Faded, washed-out sunshine this afternoon on California’s north coast as clouds/fog keeps the bright, and the temperature, down to a low level.
A chilly breeze compliments the ambiance — not unpleasant outside, though.
In the last 19 years, 23 US states and the District of Columbia have approved the medicinal use of cannabis, while Washington, Alaska, Oregon, DC, and Colorado also legalized recreational use — the big fear from naysayers before all this happened was use of marijuana by ‘adolescents’ would skyrocket if made legal.
(Illustration found here).
Wrong then, wrong forever — a new study published online today in The Lancet Psychiatry contradicts the assumed dumb-ass proposition the world would go-to-shit-in-a-hand-basket if cannabis in any form or fashion would be made legal in any form or fashion.
And all bullshit.
From the study (pdf):
Marijuana use was more prevalent in states that passed a medical marijuana law any time up to 2014 than in
However, the risk of marijuana use in states before passing medical marijuana laws did not differ significantly from
the risk after medical marijuana laws were passed.
Our findings, consistent with previous evidence, suggest that passage of state medical marijuana laws
does not increase adolescent use of marijuana.
However, overall, adolescent use is higher in states that ever passed such a law than in other states.
State-level risk factors other than medical marijuana laws could contribute to both marijuana use and the passage of medical marijuana laws, and such factors warrant investigation.
In other words, assholes, it’s not the cannabis laws, but maybe other shit.
Details on the research via today’s Forbes:
This exhaustive study using over 24 years of data from over a million teenagers in 48 states found no evidence that legalized medical marijuana led to teenagers using pot more.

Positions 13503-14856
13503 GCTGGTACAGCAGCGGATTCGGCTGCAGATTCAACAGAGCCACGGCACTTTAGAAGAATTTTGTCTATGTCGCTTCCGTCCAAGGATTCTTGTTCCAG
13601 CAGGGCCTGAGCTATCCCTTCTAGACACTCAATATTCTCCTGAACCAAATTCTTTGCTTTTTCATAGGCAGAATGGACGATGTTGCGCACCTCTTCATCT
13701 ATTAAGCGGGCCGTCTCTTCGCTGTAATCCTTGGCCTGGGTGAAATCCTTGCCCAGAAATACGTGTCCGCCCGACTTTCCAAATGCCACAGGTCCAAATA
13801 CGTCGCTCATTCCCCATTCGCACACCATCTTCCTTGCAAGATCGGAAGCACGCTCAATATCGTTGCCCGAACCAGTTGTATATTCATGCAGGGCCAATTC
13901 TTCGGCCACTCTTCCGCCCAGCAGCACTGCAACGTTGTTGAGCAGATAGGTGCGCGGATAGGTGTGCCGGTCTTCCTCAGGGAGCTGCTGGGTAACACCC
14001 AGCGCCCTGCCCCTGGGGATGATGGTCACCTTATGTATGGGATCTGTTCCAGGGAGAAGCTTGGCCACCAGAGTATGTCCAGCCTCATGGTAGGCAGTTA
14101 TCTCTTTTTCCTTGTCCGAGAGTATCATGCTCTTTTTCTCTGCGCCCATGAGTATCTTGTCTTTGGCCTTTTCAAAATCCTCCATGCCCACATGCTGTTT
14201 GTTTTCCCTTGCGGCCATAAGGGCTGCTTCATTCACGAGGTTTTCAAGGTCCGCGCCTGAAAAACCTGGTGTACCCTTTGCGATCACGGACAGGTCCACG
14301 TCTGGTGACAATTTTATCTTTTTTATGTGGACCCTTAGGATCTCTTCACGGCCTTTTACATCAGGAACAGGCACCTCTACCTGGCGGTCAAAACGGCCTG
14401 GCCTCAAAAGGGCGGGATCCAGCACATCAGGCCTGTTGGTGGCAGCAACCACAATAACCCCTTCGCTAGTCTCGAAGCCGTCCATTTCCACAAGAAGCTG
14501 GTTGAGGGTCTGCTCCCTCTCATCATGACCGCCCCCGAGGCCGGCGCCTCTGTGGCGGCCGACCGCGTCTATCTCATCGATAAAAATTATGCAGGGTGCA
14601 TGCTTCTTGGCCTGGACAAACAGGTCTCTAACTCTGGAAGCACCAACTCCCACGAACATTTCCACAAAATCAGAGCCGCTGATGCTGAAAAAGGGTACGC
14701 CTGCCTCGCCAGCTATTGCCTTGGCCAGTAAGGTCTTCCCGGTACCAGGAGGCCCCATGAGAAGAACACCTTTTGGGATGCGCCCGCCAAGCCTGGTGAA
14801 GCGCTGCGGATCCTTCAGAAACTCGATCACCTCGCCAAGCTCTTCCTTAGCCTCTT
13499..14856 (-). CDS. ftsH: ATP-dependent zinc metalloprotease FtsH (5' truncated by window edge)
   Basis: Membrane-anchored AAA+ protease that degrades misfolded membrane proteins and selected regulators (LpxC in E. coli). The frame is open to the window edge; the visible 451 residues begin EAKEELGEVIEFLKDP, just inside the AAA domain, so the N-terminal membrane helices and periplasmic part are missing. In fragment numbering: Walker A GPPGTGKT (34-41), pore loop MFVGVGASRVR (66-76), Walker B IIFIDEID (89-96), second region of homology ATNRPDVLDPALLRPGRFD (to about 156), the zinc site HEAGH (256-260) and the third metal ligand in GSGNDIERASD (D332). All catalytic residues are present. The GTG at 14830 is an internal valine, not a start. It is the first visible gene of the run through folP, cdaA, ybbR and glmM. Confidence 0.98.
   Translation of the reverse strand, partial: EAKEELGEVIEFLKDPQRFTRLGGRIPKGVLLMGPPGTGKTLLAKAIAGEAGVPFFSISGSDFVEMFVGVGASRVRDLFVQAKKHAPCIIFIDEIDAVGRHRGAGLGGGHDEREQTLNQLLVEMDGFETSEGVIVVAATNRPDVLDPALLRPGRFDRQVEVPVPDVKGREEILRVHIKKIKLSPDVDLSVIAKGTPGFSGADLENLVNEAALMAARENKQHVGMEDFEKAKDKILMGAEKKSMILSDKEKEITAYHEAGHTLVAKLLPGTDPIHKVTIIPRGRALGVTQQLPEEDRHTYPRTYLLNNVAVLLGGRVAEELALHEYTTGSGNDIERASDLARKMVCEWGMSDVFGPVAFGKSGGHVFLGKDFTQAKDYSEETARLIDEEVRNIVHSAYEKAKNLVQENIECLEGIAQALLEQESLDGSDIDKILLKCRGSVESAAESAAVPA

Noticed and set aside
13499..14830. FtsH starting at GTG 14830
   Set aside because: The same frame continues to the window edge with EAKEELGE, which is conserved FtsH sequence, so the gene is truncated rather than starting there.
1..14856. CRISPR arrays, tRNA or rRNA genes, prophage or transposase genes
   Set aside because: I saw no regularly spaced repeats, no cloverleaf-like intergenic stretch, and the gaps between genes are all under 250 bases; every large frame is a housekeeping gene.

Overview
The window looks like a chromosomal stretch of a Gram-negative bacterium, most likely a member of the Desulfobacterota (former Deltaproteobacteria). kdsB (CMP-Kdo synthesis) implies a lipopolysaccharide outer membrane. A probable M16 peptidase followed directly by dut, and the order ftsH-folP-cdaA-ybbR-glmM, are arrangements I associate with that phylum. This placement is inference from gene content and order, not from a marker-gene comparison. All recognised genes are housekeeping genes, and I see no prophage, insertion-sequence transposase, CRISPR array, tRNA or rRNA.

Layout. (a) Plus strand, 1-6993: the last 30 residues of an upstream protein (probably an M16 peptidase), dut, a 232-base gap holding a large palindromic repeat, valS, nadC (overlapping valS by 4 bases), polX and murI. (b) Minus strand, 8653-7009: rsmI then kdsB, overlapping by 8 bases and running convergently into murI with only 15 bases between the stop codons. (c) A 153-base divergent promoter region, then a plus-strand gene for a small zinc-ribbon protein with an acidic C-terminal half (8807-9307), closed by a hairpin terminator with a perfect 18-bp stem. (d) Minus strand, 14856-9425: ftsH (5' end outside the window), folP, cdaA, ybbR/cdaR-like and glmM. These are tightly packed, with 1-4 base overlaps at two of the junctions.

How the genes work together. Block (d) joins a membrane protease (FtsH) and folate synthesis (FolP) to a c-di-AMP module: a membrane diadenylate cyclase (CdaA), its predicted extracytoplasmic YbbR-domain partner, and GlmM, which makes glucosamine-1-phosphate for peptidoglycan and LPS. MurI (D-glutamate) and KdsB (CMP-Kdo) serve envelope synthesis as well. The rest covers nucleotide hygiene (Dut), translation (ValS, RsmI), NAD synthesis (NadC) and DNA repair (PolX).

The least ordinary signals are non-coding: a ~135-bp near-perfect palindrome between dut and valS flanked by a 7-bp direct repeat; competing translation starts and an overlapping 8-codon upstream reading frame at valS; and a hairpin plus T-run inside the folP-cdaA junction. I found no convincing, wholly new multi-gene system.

Deborah Hasin, Professor of Epidemiology at Columbia University Medical Center in New York, reviewed data on teenagers between the ages of 13-18 and during the years 1991-2014.
This study supports the 2013 report from the Colorado Department of Health and Environment that found that high school marijuana use decreased from 22 percent in 2011 to 20 percent in 2013.
The data was collected before recreational marijuana was made legal, but it did demonstrate that legalizing medical marijuana did not send the message that it was okay to use.
Dr. Larry Wolk, the CDPHE director said, “As with tobacco, youth prevention campaigns will help ensure adult legalization of marijuana in Colorado does not impact the health of Colorado kids.”
Stepping back to 2012, a study entitled, “Medical Marijuana Laws and Teen Marijuana Use” by D. Mark Anderson, Ben Hanson and Daniel Rees did not find that legalizing medical marijuana increased pot use in teens.
They actually found that during the time period they collected data, pot use increased among teens, but not in the states where medical marijuana was legal.
Probably the best explanation for the supposed phenomenon of pot smokers and legality comes from Benedikt Fischer, a senior scientist at the University of Toronto’s Centre for Addiction and Mental Health (via Canada’s CTV News):
“What this study importantly finds is that while states with medical marijuana regimes have somewhat higher levels of marijuana use among young people, the explanation is not that it is the medical marijuana regimes that make marijuana use go up.”
“These states were different from the outset — probably had a more accepting or softer disposition towards marijuana use.”
And another interpretation ( also from CTV), but which could also fit nicely toward the attitudes and pre-propositions about a lot of shit — ‘“Policies might sometimes be shaped by preconceived notions that do not end up being true, and Hasin and colleagues’ study is an example of such an occurrence,” wrote Dr. Kevin Hill from the Division of Alcohol and Drug Abuse, McLean Hospital, Belmont, Mass.’
The weed is getting some dignity back…slow road, though…